Puerto Iguazu Travel Blog› entry 3 of 4 › view all entries
This time the trip to the Misiones Province got underway to plan. We went to the ticketing office and as I expected, one of the guys left the office and escorted us to the platform. The terminus has 75 platforms and the buses coming and going every minute. Bus is not the right description, they are first class coaches. They have a range which seems to be determined by how far the seats recline and the leg room. Once we left the city limits of Buenos Aires we were served dinner which consisted of a salad with a piece of hot chicken, bread and a desert. Soft drink and mineral water were also on offer.
Once we travelled through the night and the sun came up, the countryside showed a marked change from the flat pampas with cattle that I had glimpsed in the moonlight. It was more hilly and timber plantations and milling operations were frequent. The houses had changed and the towns had roads paved with local stone in a type of cobblestone effect that looked very durable though a bit bumpy. The coach would pull into many of these towns and passengers disembarked. Boxes were often delivered from the coach's luggage area and the fuel was topped up.
The countryside was dotted with plantations of Mate, corn, bananas, melons, pawpaw and something else that often was in home plots grown with corn that I do not recognise.
Puerto Iguazu was so very hot, perhaps around 40 degrees C, very quiet and sleepy after BA. We got directions to the Hostel we had booked on line and walked. Halfway there a guy came up behind us asking if we wanted a hostel and we told him we already had booked at El Guembe but he persisted and showed us a pamphlet with El Guembe. It appeared that he had been sent to collect us! The hostel was delightful. There were perhaps only about 8 rooms with an open air dining room and reception at the front, an open air kitchen further back and the rooms were not only airconditioned but they had an ensuite with bidet, TV in the room and a double and single bed!
Back to reception and we got advice to visit the Brazilian side of the falls as it was now 2.
Some 20 year olds told Andrew to have their seat and when he hesitated they indicated that their parents had insisted that they did. We thanked them and he sat. At the entrance to the park we found that they took US dollars, Argentinian pesos, Brazilian and Uruguay currency. We boarded a waiting coach and were taken off to the several destinations. We were not adventure rafting so we stayed on until the walk to the cataratas was indicated. The gradient was easy and soon our first glimpse of the mighty falls came through the trees.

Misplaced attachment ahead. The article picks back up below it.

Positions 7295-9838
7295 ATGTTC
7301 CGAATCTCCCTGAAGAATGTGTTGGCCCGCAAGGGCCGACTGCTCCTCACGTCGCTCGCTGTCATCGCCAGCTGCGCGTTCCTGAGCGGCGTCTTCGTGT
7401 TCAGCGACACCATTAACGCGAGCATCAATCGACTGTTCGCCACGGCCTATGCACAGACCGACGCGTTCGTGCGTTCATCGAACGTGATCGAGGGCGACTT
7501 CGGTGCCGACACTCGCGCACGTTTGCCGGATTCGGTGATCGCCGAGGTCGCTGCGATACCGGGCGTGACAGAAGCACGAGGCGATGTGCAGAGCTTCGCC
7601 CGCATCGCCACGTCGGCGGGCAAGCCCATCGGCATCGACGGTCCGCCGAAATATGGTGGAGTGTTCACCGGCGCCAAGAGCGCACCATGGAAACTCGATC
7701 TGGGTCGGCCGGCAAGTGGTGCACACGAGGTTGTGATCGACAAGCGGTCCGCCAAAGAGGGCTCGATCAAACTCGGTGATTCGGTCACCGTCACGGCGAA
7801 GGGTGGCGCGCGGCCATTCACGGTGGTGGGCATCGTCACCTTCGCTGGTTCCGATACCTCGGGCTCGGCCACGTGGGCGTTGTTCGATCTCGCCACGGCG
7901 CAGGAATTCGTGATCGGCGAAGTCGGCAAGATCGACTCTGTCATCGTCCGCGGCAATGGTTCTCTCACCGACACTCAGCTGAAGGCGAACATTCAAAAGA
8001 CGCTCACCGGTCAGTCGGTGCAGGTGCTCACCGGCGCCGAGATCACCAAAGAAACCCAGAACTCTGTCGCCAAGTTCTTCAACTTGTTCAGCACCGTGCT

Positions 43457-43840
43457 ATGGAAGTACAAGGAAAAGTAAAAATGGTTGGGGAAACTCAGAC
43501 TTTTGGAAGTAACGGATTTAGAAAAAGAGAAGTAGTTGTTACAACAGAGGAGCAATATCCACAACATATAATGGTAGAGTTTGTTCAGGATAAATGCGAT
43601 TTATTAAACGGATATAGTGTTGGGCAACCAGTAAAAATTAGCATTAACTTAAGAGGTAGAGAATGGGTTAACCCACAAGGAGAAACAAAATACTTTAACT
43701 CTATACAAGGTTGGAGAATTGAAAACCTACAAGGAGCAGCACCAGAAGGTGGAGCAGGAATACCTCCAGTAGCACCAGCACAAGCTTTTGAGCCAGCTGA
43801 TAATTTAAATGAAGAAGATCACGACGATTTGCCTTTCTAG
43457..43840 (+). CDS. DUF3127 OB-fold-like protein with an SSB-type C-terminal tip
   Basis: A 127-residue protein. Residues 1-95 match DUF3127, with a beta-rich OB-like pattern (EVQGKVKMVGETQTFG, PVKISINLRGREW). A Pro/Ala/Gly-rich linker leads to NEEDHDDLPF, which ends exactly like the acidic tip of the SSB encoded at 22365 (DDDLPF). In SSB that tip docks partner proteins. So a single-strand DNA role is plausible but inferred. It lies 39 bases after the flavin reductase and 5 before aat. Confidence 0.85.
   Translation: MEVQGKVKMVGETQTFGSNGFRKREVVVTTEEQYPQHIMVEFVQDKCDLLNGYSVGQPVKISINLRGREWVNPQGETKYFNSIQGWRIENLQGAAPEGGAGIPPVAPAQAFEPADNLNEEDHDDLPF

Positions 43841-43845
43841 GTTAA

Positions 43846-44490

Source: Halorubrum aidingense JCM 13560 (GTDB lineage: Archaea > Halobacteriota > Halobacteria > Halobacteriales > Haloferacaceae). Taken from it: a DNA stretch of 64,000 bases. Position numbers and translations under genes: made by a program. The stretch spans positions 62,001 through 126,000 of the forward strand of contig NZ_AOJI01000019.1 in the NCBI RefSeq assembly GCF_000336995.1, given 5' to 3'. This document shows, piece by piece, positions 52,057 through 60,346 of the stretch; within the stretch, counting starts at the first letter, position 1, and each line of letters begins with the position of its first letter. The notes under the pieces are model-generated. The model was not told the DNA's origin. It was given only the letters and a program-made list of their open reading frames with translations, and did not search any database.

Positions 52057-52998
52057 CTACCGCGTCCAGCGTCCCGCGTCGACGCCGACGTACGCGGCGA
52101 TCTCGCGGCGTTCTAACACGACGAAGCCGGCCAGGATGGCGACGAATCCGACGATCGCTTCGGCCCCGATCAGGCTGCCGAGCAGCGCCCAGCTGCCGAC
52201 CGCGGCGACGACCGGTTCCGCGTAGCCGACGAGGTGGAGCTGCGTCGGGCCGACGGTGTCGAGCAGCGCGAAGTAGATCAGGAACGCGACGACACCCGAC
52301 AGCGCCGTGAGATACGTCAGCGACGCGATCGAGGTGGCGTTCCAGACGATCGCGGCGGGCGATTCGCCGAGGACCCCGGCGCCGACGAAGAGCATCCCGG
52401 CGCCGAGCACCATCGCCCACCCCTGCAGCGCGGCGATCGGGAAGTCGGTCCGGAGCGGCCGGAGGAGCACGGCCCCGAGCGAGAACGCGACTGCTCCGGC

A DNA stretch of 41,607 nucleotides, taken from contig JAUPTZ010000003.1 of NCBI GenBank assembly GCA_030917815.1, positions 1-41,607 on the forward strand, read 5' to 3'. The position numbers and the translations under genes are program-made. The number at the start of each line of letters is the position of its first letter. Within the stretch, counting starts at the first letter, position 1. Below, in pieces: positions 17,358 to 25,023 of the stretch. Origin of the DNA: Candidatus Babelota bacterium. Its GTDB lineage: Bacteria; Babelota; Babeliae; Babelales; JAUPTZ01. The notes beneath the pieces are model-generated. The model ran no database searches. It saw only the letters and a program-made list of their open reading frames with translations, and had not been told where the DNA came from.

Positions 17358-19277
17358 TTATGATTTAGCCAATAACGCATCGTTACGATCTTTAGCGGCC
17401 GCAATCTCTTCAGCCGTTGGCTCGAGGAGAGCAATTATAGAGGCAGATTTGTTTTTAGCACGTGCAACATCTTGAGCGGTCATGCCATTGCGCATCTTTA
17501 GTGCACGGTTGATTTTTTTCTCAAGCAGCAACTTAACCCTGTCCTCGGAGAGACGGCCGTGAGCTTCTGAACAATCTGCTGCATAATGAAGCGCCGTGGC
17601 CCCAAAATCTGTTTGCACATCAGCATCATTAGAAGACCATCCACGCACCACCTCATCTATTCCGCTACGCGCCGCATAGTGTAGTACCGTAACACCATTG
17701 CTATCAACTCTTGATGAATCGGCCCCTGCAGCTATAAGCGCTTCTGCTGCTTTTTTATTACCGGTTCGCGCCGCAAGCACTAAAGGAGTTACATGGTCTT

Next day we spent in the National Park and the Falls on the Argentinian side. Again a local bus for 3 pesos is the way to go and it is quite a long trip, maybe 18 kms. On advice from the hostel we should do all the walks before catching a small, open air train to see the last sight. We headed off through the jungle keeping to the pathways as the signs indicated there were things unpleasant that might spoil your day if you left the path.
Swift-like birds darted in and out of the falls, and stopped at the edges clinging to greenery and finding food. At one point a Coati wandered under the catwalks and people took photos. Later a whole group of them wandered across the pathway, two with babies following close behind. A ranger's house was nearby and he came out to warn people not to feed or touch them as they do bite. We noticed that he wore a handgun on his belt and wondered if my Ranger daughter would like to do an exchange one day with an Argentinian counterpart! The Coati is a cat sized animal with a pointed nose and a long bushy ringed tail.
A short distance from the train stop we found ourselves at the top of the falls and a fair way back, where the rivers have converged and spread into a huge expanse. A long low footbridge took us on a nearly 2 km walk. It eventually ends at the mightiest of the falls the Devil´s Throat ( Gargantuan Diablo) where the final platform stands way too close to the edge!!!!! Huge clouds of spray rise from the thunderous waters that tumble over the precipice and soak those who dare to go and look. As it was so hot I took courage and did just that delighting in the cooling soaking I got.
This was the 31st of December and back at the hostel we began to realise that most places for eating were closed but eventually found a place. What looked like a double garage fronting the main street in the rows of houses had it's roller doors thrown up and good music was coming out. They did a surprising Thai Stir Fry and a good bottle of Argentinian wine of course! Met a couple of North Americans from California and were delighted to find them again later, staying at our hostel. That night, along with 3 more North Americans and two Germans we saw in the New Year, twice! Once at 11pm when fireworks coming from Brazil went off, then again at midnight when Puerto Iguazu let theirs off.
January 1st 2006 we packed up and headed off to the terminal.
Found only one place open for a cooling juice, then a water, then a large beer.
We reluctantly left to catch our return coach and settled in to an even more luxurious trip back to BA (the seats reclined even further than those on the first trip). Would thoroughly reccomend this travel in South America. Food was excellent.